April 2011 Archive

Inheritance rights of a cohabitee

The Law Commission has recommended that in certain circumstances, unmarried couples should have the same inheritance rights as spouses when a partner dies without making a will. Cohabitation is widespread and increasing. According to the Office for National Statistics, the number of cohabiting couples in England and Wales will increase from 2.3 million in 2008 to 3.8 million in 2033. Yet the Law Commission has suggested that cohabitants are among the people least likely to have a will, meaning that surviving cohabitants are often left with nothing.

Property agreements must comply with competition law

In June 2010, the government amended competition law by introducing a statutory instrument, The Competition Act 1998 (Land Agreements Exclusion Revocation) Order 2010. This came into force on 6 April 2011 and as a result, all commercial property agreements will now have to comply with competition law and will no longer enjoy the benefit of any exclusion which was previously afforded to some agreements. Crucially, the new legislation applies to all property agreements, whether they were entered into before 6 April 2011 or not and therefore applies retrospectively to pre-existing contracts.

Can an entire agreement clause succeed in excluding misrepresentation?

The case of AXA Sun Life Services Plc v Campbell Martin Limited and Others (2011) has served as a useful reminder that an entire agreement clause must be completely unambiguous if it is to succeed in excluding liability for misrepresentation. An entire agreement clause is a standard clause commonly found in a contract which seeks to prohibit the parties from relying on anything, such as representations or statements (and particularly those made during the course of the negotiation of the contract), apart from that which is expressly stipulated within the contract itself.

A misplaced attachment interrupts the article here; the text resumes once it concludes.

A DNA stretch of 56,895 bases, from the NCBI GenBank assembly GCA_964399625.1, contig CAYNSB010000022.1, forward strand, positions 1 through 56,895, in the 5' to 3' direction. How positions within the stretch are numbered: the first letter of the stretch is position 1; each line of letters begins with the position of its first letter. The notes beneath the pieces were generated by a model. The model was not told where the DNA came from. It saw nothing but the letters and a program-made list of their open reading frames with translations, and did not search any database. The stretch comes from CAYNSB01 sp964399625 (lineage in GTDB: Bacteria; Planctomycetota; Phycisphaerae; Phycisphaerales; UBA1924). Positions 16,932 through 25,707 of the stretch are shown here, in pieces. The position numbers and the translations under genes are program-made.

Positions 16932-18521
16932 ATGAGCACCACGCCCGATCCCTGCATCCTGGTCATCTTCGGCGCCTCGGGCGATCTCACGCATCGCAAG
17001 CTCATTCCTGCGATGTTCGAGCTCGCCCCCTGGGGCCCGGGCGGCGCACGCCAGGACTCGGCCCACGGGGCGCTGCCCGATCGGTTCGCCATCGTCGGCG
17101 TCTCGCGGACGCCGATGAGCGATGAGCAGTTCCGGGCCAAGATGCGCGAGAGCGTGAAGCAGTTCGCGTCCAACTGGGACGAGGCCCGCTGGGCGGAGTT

Tips for contracting in a downturn

There are legal and commercial risks facing many businesses in the current economic climate, but there are certain steps that can be taken to control, and hopefully minimise these risks. Companies need to carry out proper evaluations and/or risk assessments before entering into any new contracts. They also need to review existing contractual arrangements to understand what terms have been agreed and what risks your business is exposed to.

Changes to the equine anti-doping rules

The British Equestrian Federation announced on the 9 March 2011 that they have released a new set of National Equine Anti-Doping and Controlled Medication rules (BEFAR). These have been instigated by the FEI (International Equestrian Federation) and will affect all BEF Member Bodies in FEI disciplines. All these governing bodies will adhere to the same prohibited substances list, which will replicate the FEI list in its entirety for adherence at National level, sanctions and procedures.

Loans to directors of private companies

Under the Companies Act 1985 (the “1985 Act”) all companies were prohibited from making loans to their own directors, directors of their holding companies or persons connected with such directors. Under the 2006 Act the general prohibition on making loans to directors was removed and all companies are now permitted to make loans to their own directors or to directors of their holding companies, provided that shareholder approval is obtained.

The end of expert witness immunity

The nature of construction disputes is such that expert witnesses are often used to resolve them. For over 400 years expert witnesses have enjoyed immunity from being sued for negligence when acting as experts in legal proceedings. But on 30 March this year the Supreme Court, the highest court in the land, brought that immunity to an abrupt end.
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